Tuesday, 4 May 2004

FPS Survey II

Listening to:

Beethoven, piano sonata in B flat major, Op. 106 “Hammerklavier”, played by Alfred Brendel.


← Back to FPS Survey I

Half-Life is undoubtedly one of the most famous first-person shooters out there. It’s credited with demonstrating that shooters could be full of action and also tell a neato story too. To get credited as being epoch-making in this fashion inevitably means that it’s pretty old. In fact, it came out in 1998. I didn’t play it until much more recently, but still thought it pretty impressive.

Graphically, it’s not as good-looking as NOLF2, but the story is pretty good. Nor is the story simply something that goes on in the background while the player sits, twiddling their thumbs and thinking, Yeah, yeah. But when are we going to see some action? Instead, the player is central to the story. Lest you get the wrong idea, this is not Pride and prejudice. The story is the hero getting himself out of an underground lab that has been overrun with aliens that have appeared through an inter-dimensional gateway. Cliché-city then, but it’s well-paced, told with an effective rhythm, and has one or two interesting developments too.

The story is also completely linear, and obviously so. The only scope that the player has to change the development of the story is in the way that enemies are dispatched (some can even be avoided): there’s always just one door through which the player needs to pass in order to advance the story. By way of comparison, NOLF2 is really just as linear, but provides more open environments in which to run around. Another difference that makes a good impression is that Half-Life presents its story in one seam-less whole: there are no real cut-scenes, and story’s development always unfolds directly in front of the player with the same interface visible, and with the player free to move around and shoot things.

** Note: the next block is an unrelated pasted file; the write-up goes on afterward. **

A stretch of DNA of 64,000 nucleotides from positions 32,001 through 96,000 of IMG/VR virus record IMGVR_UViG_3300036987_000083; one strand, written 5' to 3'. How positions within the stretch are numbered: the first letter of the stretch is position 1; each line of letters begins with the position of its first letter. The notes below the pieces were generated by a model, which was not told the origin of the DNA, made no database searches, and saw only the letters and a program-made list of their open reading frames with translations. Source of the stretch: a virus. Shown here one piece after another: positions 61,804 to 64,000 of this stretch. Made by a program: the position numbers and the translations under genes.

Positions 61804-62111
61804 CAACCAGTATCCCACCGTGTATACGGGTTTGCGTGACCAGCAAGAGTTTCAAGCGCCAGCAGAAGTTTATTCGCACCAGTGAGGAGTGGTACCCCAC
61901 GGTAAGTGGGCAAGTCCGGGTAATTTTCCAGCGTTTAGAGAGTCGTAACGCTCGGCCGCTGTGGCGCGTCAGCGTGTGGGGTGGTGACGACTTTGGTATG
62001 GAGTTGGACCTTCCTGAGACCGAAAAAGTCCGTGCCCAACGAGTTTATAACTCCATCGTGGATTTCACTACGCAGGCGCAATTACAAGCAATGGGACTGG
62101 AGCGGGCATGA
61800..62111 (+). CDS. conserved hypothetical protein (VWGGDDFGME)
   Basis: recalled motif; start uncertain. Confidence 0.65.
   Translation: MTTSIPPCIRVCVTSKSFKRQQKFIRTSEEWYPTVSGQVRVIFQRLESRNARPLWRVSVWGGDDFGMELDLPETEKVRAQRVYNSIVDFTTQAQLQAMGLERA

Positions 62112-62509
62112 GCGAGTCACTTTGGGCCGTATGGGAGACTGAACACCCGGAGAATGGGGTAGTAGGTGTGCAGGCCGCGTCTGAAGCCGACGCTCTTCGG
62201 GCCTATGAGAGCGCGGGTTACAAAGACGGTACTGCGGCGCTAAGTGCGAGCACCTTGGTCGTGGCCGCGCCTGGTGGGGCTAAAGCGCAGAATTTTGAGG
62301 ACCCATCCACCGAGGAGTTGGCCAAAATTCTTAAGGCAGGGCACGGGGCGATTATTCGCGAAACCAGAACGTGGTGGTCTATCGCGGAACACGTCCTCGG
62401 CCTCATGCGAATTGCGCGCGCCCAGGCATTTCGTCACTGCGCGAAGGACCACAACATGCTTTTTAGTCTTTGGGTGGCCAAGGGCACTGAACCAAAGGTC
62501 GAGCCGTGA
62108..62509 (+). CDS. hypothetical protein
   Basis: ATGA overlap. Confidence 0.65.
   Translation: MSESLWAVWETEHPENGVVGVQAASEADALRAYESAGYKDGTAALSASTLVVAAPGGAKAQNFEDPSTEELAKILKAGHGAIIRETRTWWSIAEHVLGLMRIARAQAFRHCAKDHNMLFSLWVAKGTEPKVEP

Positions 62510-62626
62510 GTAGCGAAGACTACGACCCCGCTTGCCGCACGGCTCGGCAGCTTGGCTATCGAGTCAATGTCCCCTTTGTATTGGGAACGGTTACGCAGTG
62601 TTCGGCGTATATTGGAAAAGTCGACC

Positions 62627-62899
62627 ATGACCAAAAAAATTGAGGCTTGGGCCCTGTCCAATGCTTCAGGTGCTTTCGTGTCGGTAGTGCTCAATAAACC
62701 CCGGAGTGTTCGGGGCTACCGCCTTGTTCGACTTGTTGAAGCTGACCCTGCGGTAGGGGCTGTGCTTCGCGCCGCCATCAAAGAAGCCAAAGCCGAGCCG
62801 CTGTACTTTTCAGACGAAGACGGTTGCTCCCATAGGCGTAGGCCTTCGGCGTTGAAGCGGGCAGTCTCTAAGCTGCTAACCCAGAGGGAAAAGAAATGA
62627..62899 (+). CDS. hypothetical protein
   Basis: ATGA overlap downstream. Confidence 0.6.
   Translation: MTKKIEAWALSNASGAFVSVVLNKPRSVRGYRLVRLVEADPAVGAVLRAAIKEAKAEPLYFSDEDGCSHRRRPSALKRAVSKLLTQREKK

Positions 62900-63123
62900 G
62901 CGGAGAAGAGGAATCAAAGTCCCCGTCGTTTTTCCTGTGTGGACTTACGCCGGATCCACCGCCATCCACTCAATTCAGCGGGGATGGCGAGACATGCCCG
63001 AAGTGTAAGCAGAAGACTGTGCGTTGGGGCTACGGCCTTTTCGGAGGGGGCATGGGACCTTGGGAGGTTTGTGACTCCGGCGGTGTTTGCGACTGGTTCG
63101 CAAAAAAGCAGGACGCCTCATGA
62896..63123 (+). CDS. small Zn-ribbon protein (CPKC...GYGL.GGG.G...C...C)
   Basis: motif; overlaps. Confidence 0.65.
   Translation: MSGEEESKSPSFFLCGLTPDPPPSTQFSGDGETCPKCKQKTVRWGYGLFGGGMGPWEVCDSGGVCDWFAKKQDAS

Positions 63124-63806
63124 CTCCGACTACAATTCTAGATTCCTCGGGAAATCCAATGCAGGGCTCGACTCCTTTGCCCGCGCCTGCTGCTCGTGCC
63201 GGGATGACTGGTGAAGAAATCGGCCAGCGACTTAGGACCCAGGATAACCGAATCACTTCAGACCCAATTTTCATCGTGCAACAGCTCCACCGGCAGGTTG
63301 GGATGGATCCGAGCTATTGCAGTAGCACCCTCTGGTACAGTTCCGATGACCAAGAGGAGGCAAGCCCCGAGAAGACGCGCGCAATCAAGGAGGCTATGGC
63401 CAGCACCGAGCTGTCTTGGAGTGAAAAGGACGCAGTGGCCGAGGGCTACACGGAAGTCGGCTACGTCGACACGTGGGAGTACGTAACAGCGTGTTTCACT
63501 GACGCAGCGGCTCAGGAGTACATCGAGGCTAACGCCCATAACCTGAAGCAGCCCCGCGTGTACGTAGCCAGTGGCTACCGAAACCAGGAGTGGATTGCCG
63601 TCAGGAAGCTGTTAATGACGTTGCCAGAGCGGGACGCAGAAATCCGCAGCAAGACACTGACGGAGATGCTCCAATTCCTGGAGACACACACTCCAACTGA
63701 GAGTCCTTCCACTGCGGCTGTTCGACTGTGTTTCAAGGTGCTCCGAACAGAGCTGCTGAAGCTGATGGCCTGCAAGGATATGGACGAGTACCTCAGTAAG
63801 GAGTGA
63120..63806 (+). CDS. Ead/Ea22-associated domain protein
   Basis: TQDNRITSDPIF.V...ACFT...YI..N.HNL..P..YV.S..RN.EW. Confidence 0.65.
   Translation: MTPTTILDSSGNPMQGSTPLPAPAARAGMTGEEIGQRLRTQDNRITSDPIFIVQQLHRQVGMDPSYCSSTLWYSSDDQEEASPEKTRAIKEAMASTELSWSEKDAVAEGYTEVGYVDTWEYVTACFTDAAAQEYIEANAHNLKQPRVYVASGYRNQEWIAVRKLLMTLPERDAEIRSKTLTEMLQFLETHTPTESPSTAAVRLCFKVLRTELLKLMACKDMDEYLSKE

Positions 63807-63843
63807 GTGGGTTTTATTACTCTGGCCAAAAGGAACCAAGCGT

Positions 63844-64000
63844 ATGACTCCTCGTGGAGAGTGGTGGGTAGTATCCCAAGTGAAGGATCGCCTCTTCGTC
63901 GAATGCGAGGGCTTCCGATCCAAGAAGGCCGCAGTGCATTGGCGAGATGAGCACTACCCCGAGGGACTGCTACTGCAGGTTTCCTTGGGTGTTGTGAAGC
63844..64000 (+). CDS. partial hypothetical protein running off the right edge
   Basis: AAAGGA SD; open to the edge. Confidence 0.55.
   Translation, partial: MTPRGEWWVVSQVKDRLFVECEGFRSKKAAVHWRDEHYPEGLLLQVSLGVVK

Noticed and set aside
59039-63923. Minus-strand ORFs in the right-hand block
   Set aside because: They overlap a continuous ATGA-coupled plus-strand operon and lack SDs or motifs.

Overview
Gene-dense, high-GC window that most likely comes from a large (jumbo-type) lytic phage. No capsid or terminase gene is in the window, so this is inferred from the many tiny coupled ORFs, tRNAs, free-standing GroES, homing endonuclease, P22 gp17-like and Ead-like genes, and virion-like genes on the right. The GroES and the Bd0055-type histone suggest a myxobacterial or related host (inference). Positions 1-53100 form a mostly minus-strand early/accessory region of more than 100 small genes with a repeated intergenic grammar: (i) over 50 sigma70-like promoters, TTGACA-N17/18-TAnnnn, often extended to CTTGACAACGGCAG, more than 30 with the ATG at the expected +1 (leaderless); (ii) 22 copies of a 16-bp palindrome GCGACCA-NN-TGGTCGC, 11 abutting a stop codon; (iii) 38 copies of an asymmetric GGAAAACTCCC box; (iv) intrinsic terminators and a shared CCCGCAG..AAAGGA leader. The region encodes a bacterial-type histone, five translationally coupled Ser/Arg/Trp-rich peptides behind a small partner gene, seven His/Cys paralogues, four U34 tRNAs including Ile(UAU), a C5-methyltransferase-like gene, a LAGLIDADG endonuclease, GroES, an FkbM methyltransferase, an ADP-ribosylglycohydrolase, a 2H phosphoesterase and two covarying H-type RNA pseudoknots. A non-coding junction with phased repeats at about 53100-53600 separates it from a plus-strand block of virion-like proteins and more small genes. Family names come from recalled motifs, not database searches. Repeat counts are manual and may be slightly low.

As in NOLF2, the game features good variety. There is some variety in locations because you do eventually make it out of the underground lab to the surface, and there’s also a final segment set on a variety of miniature alien worlds. Better, there’s great variety in the enemies that have to be defeated. There are a number of alien species, and there are also humans that need defeating too. All of these different enemies behave differently, and usually quite believably.

It’s a deserved classic, but there are still two relatively minor problems with Half-Life:

  • There are too many jumping puzzles: areas that can only be traversed by pulling off some feat of minor acrobatics. For example, there’s an area early on consisting of crates hanging on cables above an enormous drop. You have to jump from one crate to the next, and avoid falling into the chasm. This is just tedious.

  • The final section, set in weird alien worlds, is not very satisfying. The motivating story takes a back seat. Instead, each little world is no more than a series of enemies that must be killed in order to gain access to the world’s magic teleportation gate. This then takes you to the next little world. This doesn’t make any real sense, and it’s all capped off by a fight with a great big boss monster. Pshaw!

Forward to FPS Survey III →